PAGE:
You may have heard that the vast majority of personal injury cases are settled, but even that is kind of an understatement.
According to the US government, somewhere between 95 and 96 percent of these cases end in a settlement. In other words, lawsuits based on injuries sustained during incidents such as car accidents almost never go to trial – and for good reason.
Going to trial is a bit of a wild card. While your lawyer will do their best to put forth the strongest case possible for your claim, there’s ultimately no knowing which way the judge or jury will decide.
Generally speaking, having a judge overhear your case is better than letting a jury decide it. Your attorney will get to help select the jury, but he or she still has to work within the existing pool of people, and they may not be friendly to your arguments. But it’s still dicey.
Moreover, compared to coming to a settlement, going to trial is lengthy and expensive. Sure, it has the potential to lead to a bigger payout in the end, but in most situations, it just isn’t worth it.
That being said, there are still some auto accident cases that do go to trial.
Reasons Why Some Florida Car Crash Injury Cases Go All the Way to Trial
When it comes down to it, there is really only one reason: the two parties can’t come to an agreement. However, this can be broken down into a few smaller reasons.
Parties can’t agree on who caused the accident. If you and the other party are unable to come to an agreement regarding who is responsible for the crash, there is little left to do other than head to trial.
Why? Because they are unlikely to provide you with compensation – and certainly not reasonable compensation – if they won’t even admit that they are to blame.
Parties can’t agree on compensation amount. There is a lot to unpack here. It could be that the other party is being unreasonable and won’t offer you a fair amount. Or the insurance adjuster is unable or unwilling to negotiate. In some cases, it may even be that the victim believes they deserve an amount beyond what most would call fair or reasonable.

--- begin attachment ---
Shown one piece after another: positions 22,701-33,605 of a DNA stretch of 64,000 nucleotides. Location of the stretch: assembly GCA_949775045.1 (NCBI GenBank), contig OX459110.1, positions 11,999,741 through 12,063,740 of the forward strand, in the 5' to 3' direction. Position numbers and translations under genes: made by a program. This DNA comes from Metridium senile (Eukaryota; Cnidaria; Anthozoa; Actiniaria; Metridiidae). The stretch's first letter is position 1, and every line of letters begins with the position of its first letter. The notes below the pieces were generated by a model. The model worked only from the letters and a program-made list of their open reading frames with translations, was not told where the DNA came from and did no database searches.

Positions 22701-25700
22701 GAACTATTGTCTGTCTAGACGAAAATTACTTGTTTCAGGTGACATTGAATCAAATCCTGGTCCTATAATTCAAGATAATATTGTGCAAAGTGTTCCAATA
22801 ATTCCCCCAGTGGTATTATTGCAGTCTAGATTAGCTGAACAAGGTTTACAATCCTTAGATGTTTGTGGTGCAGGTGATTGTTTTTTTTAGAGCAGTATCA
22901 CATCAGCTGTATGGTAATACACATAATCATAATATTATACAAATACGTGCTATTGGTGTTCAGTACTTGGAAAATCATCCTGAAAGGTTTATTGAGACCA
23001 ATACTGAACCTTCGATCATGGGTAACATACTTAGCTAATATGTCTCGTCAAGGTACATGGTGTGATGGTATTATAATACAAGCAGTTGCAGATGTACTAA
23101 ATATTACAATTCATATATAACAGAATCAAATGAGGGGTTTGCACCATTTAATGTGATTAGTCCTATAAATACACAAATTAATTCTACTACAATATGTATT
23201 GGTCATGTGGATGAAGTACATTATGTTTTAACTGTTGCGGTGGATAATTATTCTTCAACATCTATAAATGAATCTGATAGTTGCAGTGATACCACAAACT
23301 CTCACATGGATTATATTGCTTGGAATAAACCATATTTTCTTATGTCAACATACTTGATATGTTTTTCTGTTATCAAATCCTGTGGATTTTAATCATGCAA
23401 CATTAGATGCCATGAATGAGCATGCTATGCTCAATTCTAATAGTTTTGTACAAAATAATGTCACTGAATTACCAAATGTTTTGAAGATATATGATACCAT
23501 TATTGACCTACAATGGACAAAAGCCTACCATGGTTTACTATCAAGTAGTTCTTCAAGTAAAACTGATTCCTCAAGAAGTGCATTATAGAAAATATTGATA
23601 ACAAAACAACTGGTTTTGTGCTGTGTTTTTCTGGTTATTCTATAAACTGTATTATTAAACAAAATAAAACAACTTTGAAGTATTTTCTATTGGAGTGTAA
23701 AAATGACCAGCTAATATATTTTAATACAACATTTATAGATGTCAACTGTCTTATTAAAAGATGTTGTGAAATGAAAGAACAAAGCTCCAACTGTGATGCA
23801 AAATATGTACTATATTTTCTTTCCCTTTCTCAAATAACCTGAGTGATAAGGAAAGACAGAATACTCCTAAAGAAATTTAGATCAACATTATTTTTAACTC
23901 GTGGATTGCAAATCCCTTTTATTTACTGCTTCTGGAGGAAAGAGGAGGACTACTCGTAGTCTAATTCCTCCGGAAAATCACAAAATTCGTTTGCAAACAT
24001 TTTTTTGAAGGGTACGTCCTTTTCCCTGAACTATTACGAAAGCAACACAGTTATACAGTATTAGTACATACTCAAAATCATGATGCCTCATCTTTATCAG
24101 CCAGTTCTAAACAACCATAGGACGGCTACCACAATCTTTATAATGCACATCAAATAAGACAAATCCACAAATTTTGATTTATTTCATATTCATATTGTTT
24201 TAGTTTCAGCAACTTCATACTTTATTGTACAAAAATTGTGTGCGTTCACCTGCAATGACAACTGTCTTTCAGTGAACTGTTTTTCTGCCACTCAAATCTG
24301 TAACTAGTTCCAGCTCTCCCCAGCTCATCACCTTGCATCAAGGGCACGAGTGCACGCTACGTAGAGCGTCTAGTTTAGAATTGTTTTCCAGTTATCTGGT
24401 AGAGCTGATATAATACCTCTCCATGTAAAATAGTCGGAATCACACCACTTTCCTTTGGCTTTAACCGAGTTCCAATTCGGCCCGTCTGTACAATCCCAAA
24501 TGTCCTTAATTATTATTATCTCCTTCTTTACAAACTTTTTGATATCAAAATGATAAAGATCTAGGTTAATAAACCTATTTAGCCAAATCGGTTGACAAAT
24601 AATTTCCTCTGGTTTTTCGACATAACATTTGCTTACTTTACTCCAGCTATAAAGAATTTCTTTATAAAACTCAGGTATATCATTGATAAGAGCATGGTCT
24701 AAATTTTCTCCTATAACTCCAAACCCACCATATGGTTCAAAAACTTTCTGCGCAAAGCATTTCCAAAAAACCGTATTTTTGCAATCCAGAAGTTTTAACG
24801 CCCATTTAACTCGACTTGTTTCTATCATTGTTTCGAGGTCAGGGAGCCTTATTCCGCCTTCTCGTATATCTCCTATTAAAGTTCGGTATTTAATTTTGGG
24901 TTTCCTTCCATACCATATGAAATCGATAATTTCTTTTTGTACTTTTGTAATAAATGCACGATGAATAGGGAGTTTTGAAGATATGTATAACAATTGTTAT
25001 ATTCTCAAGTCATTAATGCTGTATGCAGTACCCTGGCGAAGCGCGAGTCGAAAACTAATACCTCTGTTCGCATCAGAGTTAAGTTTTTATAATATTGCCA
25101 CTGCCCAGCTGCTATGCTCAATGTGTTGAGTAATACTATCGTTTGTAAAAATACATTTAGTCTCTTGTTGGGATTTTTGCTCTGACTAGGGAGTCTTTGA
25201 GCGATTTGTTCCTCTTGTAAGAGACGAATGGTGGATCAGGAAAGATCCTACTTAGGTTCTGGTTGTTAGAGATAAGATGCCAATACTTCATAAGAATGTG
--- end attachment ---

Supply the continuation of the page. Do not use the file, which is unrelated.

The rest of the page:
Whatever the reason, if you can’t come to an agreement on compensation, the case will end up in trial.
Plaintiff determined to go to trial. For some victims, filing a lawsuit is about more than coming to a certain number that both sides deem as “fair.” They have something to prove, and they think that trial is the best place to do that.
Maybe they believe that going to trial will shine a light on a big issue or bring them closure. Or they think that it’s the only way to really make the other party face consequences for their actions. Or it’s important to them that a judge or jury tell them they are in the right.
A Knowledgeable Florida Injury Lawyer Can Help You Choose the Path That’s Right for You
All of this is why it is so important to choose your personal injury attorney very carefully. Make sure not only that they have a strong track record of success in cases like yours (both in terms of negotiating favorable settlements and in going to trial), but also that you feel comfortable working with them. You should trust their skill and advice.
An experienced injury lawyer should have a pretty good idea what the “going rate” is for your injuries. They will be able to tell you whether or not you are truly getting a good settlement or if it is worth your time and energy to fight it out in court.
It starts with you trusting and believing them though. Get started today by setting up a free initial consultation at our office.
About the Author:
A partner at Lawlor, White & Murphey and a distinguished personal injury lawyer, Ben Murphey tries complex disputes that include civil appeals, maritime and admiralty claims, wrongful death, and labor disputes. Mr. Murphey has been recognized for his excellence in the area of personal injury litigation by being rewarded with a 10/10 Avvo Rating and named a Super Lawyers “Rising Star” for the last four consecutive years (2011-2014). Mr. Murphey regularly tries cases in state and federal courts around the country, being admitted to practice before all Florida courts and the United States Court of Appeals for the 11th Circuit.